Cheddar Cheese - Comparing Apples to Oranges
In a recent American cheese thread, we got side-tracked to Cheddar for a bit. It was stated there that Cabot, in Vermont, made good and great cheddar cheese, and one example was given as being such: the Seriously Sharp Hunter's Favorite in the scotch package. I am thoroughly broke these days and must invest every food dollar wisely - nevertheless, since I had some people coming over for dinner, I decided to try this cheese, along with another of the same price range, to see if it was indeed as good as people here said.
I bought, for comparison, a 1 lb. brick (also wrapped in plastic) of Adam's Reserve New York Extra Sharp Cheddar, which was from the Great Lakes Cheese of New York, located in Adams, NY. It was aged 12 months - which puts it in a different category from the unaged Cabot's Hunter's Favorite. But they were in a similar price range. The Cabot was $2.12 for an 8 oz package, or $4.24/lb. The Adam's Reserve was $4.99 but had a $1.00 off sticker on it, which made it $3.99/lb. To be fair, Cabot had several aged cheeses in the fine cheese area, including a 2-year aged cheddar. But these started at $6.99/lb. So if my criteria were to compare cheddars in the $4-5/lb area, these two were good samples.
I have to tell you that there was a consensus between my guests, my family, and myself. We are clearly not hunters, as it was not our favorite. The Adam's Reserve was heads and tails more flavorful (and yet not so sharp as to be off-putting to anyone). The Adam's Reserve held together well and yet, had a somewhat crumbly texture to it. The Cabot's was almost pure plastic - very much like eating a slice of poured and formed American cheese. I wondered if there were any emulsifiers in it, but the ingredients for both are the same - milk, cheese cultures, salt, enzymes. Cabot lists the milk as "Fresh Pasteurized", while the Adam's Reserve simply says milk. I'm sure it's pasteurized, nevertheless - just about all commercial cheese in the US is from pasteurized milk.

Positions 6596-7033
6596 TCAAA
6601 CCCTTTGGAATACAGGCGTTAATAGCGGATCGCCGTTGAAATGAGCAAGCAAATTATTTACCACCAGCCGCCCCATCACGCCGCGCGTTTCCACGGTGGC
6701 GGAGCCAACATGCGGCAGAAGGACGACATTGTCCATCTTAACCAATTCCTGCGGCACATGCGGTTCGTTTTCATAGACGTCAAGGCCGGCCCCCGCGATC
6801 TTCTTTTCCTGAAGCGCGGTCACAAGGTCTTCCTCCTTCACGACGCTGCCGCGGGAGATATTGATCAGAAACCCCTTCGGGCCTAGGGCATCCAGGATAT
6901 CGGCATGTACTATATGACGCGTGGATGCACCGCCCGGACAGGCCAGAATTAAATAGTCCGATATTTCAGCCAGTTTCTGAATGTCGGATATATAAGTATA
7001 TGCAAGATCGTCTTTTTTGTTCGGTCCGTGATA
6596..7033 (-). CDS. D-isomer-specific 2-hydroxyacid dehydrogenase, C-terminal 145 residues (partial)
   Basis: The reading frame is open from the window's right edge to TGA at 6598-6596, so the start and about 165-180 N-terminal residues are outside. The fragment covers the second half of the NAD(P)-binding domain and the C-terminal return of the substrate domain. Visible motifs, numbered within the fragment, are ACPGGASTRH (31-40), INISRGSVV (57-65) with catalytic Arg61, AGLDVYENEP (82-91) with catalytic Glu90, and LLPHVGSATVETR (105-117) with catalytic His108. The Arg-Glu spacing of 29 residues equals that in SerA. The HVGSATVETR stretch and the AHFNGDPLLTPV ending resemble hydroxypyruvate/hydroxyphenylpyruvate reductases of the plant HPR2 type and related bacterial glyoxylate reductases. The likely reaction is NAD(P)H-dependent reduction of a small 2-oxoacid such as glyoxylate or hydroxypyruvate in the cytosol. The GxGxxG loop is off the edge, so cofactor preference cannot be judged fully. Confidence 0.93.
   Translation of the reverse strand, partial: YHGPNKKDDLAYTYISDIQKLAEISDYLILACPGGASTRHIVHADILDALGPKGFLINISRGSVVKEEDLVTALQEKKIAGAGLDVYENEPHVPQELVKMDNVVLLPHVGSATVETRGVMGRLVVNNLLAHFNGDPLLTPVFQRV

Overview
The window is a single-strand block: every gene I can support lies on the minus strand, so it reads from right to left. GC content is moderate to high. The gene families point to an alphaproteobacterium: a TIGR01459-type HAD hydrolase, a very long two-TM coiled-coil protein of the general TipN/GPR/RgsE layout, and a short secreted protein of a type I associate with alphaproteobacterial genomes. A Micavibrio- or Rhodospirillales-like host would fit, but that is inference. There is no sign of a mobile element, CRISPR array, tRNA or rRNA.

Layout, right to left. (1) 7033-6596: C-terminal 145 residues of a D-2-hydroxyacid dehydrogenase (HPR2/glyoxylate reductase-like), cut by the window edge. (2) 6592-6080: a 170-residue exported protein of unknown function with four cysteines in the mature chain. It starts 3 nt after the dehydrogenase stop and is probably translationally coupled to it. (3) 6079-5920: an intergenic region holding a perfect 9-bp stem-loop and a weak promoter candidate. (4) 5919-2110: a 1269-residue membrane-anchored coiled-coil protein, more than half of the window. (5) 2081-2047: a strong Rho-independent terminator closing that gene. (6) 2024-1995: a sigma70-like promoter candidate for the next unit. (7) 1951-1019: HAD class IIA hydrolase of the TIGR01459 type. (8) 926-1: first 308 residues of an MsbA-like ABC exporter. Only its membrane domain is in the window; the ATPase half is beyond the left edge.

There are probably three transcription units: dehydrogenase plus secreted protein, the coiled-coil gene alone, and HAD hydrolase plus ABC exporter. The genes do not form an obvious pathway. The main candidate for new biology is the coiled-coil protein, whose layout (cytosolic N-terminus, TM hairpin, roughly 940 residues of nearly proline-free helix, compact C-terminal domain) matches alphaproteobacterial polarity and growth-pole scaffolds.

I agree that it's not fair to compare an aged cheese with a fresh one - aging develops all the flavors. And yet, if the price is about the same, why wouldn't people want a more flavorful cheese? I understand that some people drink light beer because they like it, but most do so to avoid calories and would gladly have a tastier product if it were as healthy. The fat calories on both these products are identical - there is no health difference, as far as I can tell.
As I said before, Cabot probably does make great Cheddar - once I have the money I will try their 2-year aged reserve. But the plastic 8 oz. brick in the dairy section ain't it - not even the "Seriously Sharp" one. Of course, as we say here over and over again, De gustibus non est disputandum. But, and pardon my pedantry, we can all learn about options - some better than others.
To be clear - it didn't *taste* like plastic, it had a plastic feel to it - slick and homogeneous. It tasted good, but just very, very mild in comparison to the other one. I am really going to try their 2 year old reserve soon. Obviously, I like aged cheddar as opposed to stuff that isn't aged quite so much - so I should enjoy theirs.
Morganna, so funny--after talking about Cabot on the other thread, guess what was on sale in our local supermarket for $2 a bag the same day? :) You guessed it--all the shredded varieties--5 for $10. We stocked up. And I just used some tonight in my cheesy cornbread.
applehome: if you actually do like the taste, but not the texture, you'd probably enjoy your Cabot in scrambled eggs or shredded over tacos or nachos. We use ours this way all the time.
"It was aged 12 months - which puts it in a different category from the unaged Cabot's Hunter's Favorite. "
Not true - Cabot's Hunter's cheddar is indeed aged. According to their own Web site, the only real difference between their various grades of cheddar, from mild to the special reserves, is aging. I couldn't find a reference that specifies exactly how old the Hunter's Special is, but I'd guess it must be somewhere between six months and a year, since the next two grades they sell are specified as 18-month and two-year.
The fact that you prefer Adam's Reserve simply means it tastes better, it's not an aged vs unaged thing.
Now that you have had Adam's reserve, you must now hunt down Montgomery's Cheddar. It is made in England and is exported by Neal's Yard Dairy. In fact if you are a cheesaholic, try anything in Neal's Yard's catalog...... fantastic, especially the Lincolnshire Poacher.
Neal's Yard collects cheeses from around the British Isles and releases them at the height of their ripeness.